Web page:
We then sought to confirm the lineage potential of cells within the Subset1 and Subset2 populations in a panel of other in vitro assays. In conditions that allow growth of B, NK and My cells4, approximately 80% single cells from both populations produced a colony (Supplementary Fig. 3e). Subset2 single cells produced significantly more colonies containing B and NK cells than Subset1 single cells (Fig. 2h), indicating that the Ly differentiation potential of Subset2 is not restricted to the NK lineage. In semi-solid colony-forming unit (CFU) assay, Subset1 cells reproducibly generated more Ery-only and mixed (My/Ery) colonies than Subset2 cells (Fig. 2i). In line with this, in culture conditions mimicking human erythropoiesis37 only Subset1 and 49 f+ Subset1 cells could give rise to CD71+GlyA+ Ery cells (Supplementary Fig. 3f). The same lineage differentiation properties of Subset1 and Subset2 single cells were also observed when these populations were sorted with distinct antibody clones and/or fluorochrome combinations (Supplementary Fig. 3g). In summary, these data demonstrate that single HSC/MPP and 49f+ HSC cells with either My/Ly and My/Ery differentiation outputs in four different assays in vitro can be prospectively enriched based on distinct levels of cell surface expression of CD34 and CLEC9A.
Initiation of lineage-priming programmes within 49f+ HSCs
To investigate the transcriptional status of 49f+ Subset1 and 49f+ Subset2 cells, we index-sorted 96 single cells of each population and performed single-cell RNA-seq (>78% of single cells passed quality control). Over the continuum of 49f+ HSCs, 49f+ Subset1 and 49f+ Subset2 single cells formed two distinct clusters occupying opposite poles of the transcriptional space (Fig. 3a and Supplementary Fig. 4a–e). When integrated into the ICGS analysis of 49f+ HSCs (Supplementary Fig. 2g), three major clusters with roughly equivalent numbers of cells were found in the 49f+ HSC compartment (Fig. 3b and Supplementary Data 1). 49f+ Subset1 cells were significantly enriched in Cluster I (corresponding to Cluster I in Supplementary Fig. 2g), while 49f+ Subset2 cells were significantly enriched in Clusters IIa and IIb (collectively corresponding to Cluster II in Supplementary Figs. 2g and 3c). Cluster I was marked by the expression of genes previously associated to HSC function such as CXCR4, MAFF and JUND38,39,40. Cluster IIb, in contrast, was characterised by the expression of genes involved in mRNA metabolism (HNRNPC, PABPC1), glycolysis (LDHA), DNA replication (NAP1L1) as well as HLA molecules, indicating a more active state than Cluster I. Cluster IIa cells had mixed expression profiles from Cluster I and IIb (Fig. 3b). Consistently with data in Fig. 1k, 49f+ HSCs within Cluster I displayed significantly higher levels of CLEC9A and lower levels of CD34 at their cell surface than 49f+ HSCs present in Clusters IIa and IIb (Supplementary Fig. 4f). In summary, 49f+ Subset1 and 49f+ Subset2 cells are located in different areas of the transcriptional space of the 49f+ compartment, and differentially express a number of genes linked to HSC function and activation.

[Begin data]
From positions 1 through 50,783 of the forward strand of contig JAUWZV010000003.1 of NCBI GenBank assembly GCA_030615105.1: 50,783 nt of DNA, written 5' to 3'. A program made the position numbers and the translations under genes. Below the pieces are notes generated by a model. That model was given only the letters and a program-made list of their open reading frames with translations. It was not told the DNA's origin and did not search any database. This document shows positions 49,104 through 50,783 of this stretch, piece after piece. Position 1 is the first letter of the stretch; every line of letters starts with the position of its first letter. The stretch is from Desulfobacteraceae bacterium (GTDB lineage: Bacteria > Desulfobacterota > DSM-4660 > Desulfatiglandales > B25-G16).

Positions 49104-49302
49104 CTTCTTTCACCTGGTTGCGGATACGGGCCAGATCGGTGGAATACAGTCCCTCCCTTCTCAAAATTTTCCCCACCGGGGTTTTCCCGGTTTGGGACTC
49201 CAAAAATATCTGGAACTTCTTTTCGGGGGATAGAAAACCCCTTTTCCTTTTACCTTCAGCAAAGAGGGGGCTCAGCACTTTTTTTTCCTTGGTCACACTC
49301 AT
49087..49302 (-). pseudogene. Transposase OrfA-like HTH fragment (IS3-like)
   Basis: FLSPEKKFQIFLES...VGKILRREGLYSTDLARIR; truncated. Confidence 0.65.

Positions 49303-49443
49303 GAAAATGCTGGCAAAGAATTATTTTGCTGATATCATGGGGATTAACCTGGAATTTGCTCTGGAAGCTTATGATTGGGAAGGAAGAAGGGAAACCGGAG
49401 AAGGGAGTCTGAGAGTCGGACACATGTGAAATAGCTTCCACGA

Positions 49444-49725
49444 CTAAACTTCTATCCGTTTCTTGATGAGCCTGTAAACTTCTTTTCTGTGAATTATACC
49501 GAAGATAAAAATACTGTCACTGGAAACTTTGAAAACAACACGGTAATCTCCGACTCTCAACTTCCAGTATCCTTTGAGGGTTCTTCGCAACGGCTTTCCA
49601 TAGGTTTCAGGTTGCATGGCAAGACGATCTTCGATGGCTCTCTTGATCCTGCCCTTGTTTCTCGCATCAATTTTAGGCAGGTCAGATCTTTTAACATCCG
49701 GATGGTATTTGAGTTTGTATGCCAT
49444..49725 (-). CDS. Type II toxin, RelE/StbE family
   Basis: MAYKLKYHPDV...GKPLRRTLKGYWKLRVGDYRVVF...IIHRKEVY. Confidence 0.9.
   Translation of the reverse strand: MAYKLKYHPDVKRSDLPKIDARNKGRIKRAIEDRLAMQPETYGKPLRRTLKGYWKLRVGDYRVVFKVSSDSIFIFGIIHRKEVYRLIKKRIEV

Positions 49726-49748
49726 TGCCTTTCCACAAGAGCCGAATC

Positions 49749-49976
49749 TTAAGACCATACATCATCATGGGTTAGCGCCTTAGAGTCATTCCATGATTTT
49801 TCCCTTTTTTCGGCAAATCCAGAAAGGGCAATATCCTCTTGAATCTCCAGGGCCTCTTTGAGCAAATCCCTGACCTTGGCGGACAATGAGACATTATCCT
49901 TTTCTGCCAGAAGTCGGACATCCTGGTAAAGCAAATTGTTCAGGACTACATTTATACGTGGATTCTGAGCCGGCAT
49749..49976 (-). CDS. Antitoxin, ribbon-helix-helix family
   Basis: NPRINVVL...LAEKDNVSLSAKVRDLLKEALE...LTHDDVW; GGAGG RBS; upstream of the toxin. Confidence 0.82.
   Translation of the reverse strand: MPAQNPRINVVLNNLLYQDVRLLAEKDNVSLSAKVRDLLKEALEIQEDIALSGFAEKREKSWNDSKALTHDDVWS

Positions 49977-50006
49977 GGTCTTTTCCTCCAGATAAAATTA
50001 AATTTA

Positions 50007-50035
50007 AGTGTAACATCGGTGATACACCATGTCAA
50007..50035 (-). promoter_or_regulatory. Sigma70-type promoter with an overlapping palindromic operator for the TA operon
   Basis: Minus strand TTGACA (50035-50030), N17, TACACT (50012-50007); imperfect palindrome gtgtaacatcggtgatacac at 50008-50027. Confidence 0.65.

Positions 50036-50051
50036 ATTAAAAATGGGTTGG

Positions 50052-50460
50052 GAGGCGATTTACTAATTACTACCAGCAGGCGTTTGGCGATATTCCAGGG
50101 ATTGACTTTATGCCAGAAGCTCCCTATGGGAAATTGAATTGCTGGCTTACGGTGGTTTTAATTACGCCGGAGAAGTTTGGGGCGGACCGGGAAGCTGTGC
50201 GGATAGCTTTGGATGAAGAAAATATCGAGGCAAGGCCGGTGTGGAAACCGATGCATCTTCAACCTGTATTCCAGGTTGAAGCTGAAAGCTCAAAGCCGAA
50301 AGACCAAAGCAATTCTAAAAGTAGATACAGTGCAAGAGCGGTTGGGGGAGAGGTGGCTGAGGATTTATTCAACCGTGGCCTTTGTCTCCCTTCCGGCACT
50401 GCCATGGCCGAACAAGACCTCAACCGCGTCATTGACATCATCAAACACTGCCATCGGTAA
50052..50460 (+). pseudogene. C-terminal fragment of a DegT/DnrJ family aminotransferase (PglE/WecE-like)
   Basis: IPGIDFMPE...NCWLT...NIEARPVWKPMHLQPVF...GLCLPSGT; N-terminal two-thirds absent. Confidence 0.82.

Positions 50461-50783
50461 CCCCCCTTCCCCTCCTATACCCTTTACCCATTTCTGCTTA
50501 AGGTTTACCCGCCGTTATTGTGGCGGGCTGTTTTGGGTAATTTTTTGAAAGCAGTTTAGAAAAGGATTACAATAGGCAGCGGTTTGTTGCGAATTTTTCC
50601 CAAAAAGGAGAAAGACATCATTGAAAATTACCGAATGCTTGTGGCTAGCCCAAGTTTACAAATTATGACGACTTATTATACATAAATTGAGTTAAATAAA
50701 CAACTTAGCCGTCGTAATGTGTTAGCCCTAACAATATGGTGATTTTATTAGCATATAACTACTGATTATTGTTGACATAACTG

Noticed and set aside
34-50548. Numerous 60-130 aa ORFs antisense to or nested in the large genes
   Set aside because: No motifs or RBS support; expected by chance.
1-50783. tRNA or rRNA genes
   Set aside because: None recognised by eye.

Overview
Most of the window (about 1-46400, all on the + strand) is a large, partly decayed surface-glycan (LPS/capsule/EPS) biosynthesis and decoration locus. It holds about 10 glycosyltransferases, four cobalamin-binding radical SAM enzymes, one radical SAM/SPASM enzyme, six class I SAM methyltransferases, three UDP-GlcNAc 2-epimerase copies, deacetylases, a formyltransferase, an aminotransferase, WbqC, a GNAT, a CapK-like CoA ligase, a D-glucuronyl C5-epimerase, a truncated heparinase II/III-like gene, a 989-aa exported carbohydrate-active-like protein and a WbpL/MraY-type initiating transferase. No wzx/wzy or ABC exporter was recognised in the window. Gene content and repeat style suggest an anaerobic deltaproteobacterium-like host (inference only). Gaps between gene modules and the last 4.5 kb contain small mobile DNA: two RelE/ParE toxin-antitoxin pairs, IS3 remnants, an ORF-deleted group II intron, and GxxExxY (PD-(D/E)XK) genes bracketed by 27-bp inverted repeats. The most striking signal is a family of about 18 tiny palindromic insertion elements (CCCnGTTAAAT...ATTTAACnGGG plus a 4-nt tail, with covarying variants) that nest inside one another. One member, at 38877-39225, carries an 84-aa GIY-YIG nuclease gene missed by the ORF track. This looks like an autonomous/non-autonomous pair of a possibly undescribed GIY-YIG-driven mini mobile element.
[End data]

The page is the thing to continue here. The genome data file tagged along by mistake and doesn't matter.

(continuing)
Given the differences in lineage differentiation in vitro of 49f+ Subset1 and 49f+ Subset2 cells, we hypothesised that lineage-priming programmes might already be established within the 49f+ HSC compartment. Gene Set Enrichment Analysis (GSEA) using population-specific gene signatures from highly purified human HSC and progenitor cells31,32 and lineage-priming gene modules18, showed that HSC-related genesets as well as genesets activated during Ery and Meg differentiation were enriched in 49f+ Subset1 cells compared to 49f+ Subset2 cells (Fig. 3d). Consistently, among genes with significantly higher expression in 49f+ Subset1 cells (FDR < 0.05; 96 genes, Fig. 3e and Supplementary Data 2), JUN, MECOM, MEIS1 and HIF1A have all been involved in HSC maintenance39,41,42,43. MLLT3, the earliest regulator of Ery-Meg differentiation reported to date44, also showed higher expression in 49f+ Subset1. By contrast, Ly differentiation-related genesets were enriched in 49f+ Subset2 cells (Fig. 3d), which also expressed significantly higher levels of Ly genes such as HCST and JCHAIN (Fig. 3e). Mitochondrial (MT-CO2 and MT-RNR1) and cell cycle genes (CDK6, TFDP1, 35 genes total, Fig. 3e and Supplementary Data 2) were also expressed at significantly higher levels in 49f+ Subset2. As levels of CDK6 directly regulate the duration of HSC quiescence exit31, the higher levels of CDK6 in 49f+ Subset2 cells provide a mechanism for the faster kinetics of quiescence exit observed (Fig. 2f–g). Strikingly, the number of significantly enriched lineage-priming genesets when comparing Subset1 and Subset2 cells, isolated from the HSC/MPP pool, was considerably larger than that observed within the 49f+ HSC compartment, indicating amplification of these programmes within the more heterogeneous HSC/MPP pool (Supplementary Fig. 4g and Fig. 3f–g, Supplementary Data 3). Hallmarks of cell cycle activation were also significantly enriched in Subset2 cells (Fig. 3h).